Tuesday, August 27, 2013

Through the Evil Days -- by Julia Spencer-Fleming

It started out innocently enough -- as I am a HUGE Julia-Spencer Fleming fan (I've read all the Clare Fergusson/Russ van Alstyne books she has written), I received an email (along with many other fans) announcing this soon-to-be-published new book in the series: Through the Evil Days. I read about the new book, then noticed that there were instructions on how to be selected to receive a free Advanced Readers Copy with the caveat that I would write about the book. No problem -- one of my favorite authors of a series I love? I sent off my email and I never expected to receive an advanced copy to review, but a few days later I received my copy in the mail.

Color me surprised and happy! And here is my review:

Friends -- I was VERY busy the day it came, and decided to just glance at the first two pages. Two hours later, I was still reading. Through a very hectic work schedule, I have stolen moments to continue reading this latest addition to a wonderful series. In the stolen moments I was able to take throughout this week the book was a welcomed break -- I kept wanting to read what was going to happen next. I finished the book this afternoon.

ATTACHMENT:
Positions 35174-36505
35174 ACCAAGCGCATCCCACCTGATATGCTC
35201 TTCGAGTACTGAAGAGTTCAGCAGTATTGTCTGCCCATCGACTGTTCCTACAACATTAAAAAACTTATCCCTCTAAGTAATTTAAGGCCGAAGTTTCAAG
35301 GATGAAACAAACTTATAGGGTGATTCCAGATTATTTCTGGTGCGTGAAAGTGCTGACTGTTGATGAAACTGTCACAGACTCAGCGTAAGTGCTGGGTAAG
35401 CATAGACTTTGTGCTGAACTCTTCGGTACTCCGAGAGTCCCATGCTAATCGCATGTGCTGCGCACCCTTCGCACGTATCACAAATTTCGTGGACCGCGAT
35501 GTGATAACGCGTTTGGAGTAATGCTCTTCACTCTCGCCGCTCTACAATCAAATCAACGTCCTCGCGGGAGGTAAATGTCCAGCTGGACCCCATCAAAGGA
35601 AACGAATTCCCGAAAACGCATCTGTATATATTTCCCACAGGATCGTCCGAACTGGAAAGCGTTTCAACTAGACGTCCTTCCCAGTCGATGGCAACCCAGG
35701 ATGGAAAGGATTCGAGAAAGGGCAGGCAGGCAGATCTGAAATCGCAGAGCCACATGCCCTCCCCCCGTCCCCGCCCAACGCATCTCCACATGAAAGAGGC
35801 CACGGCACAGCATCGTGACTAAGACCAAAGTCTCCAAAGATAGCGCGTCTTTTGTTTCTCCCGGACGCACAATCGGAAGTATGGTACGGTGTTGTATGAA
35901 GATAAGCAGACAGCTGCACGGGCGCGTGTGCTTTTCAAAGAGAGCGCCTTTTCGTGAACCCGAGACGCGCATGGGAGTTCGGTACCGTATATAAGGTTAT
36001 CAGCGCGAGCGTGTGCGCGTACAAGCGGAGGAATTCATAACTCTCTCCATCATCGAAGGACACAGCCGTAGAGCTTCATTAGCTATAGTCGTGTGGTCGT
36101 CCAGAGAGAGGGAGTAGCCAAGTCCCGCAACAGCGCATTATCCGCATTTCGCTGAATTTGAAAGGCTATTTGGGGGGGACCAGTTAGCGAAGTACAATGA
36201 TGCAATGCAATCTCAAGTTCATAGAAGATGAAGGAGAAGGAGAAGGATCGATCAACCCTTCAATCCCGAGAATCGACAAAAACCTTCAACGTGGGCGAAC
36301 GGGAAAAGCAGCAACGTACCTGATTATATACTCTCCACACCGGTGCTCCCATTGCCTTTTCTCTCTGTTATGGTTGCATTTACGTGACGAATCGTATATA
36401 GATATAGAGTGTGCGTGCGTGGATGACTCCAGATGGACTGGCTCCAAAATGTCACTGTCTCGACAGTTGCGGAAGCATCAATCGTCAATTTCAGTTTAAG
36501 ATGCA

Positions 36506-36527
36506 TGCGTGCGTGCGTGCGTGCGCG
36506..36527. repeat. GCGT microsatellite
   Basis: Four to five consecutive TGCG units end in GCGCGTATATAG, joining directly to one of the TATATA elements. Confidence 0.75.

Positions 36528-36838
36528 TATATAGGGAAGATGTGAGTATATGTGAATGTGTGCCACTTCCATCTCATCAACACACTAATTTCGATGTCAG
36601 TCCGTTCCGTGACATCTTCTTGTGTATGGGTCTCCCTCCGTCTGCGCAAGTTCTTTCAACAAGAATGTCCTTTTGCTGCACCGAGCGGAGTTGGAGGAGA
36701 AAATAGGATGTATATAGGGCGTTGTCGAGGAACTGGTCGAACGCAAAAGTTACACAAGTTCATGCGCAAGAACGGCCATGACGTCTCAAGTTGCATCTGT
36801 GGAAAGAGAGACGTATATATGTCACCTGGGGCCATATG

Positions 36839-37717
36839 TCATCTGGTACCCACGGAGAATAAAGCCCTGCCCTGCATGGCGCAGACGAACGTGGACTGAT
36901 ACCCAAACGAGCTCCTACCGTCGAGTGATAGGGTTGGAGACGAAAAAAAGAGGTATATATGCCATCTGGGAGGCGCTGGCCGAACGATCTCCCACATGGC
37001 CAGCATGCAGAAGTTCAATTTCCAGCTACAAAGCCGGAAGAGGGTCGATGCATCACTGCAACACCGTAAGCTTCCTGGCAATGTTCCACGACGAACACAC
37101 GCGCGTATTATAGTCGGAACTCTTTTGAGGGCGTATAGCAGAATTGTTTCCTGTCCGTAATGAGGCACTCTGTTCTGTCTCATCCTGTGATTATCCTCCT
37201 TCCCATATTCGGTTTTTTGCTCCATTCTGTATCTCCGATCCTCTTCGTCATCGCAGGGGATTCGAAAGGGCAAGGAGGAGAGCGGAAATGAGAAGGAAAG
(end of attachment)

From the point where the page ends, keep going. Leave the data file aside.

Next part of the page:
Smart, vivid writing, excellent character development -- all the things I have come to expect from this talented writer, and more. Julia Spencer-Fleming kept me at the edge of my seat on more than one occasion reading this book. I sucked in my breath at one moment yelling, "no -- don't go there." I laughed at another moment. I was thoroughly and completely surprised at the happenings at the end -- all things you want in a good mystery that has not only faith, but a bit of spiciness to it, as well as the continuation of multidimensional characters with human flaws -- including Clare herself, the Rector of an Episcopal Church. If you have been a fan for as long as I have (from the beginning), you'll appreciate the continuation of the human journey all these characters have been on. Julia Spencer-Fleming is that rare writer who can skillfully knit so many characters together so well through all her books. If you are new to her writings, the books in this series are: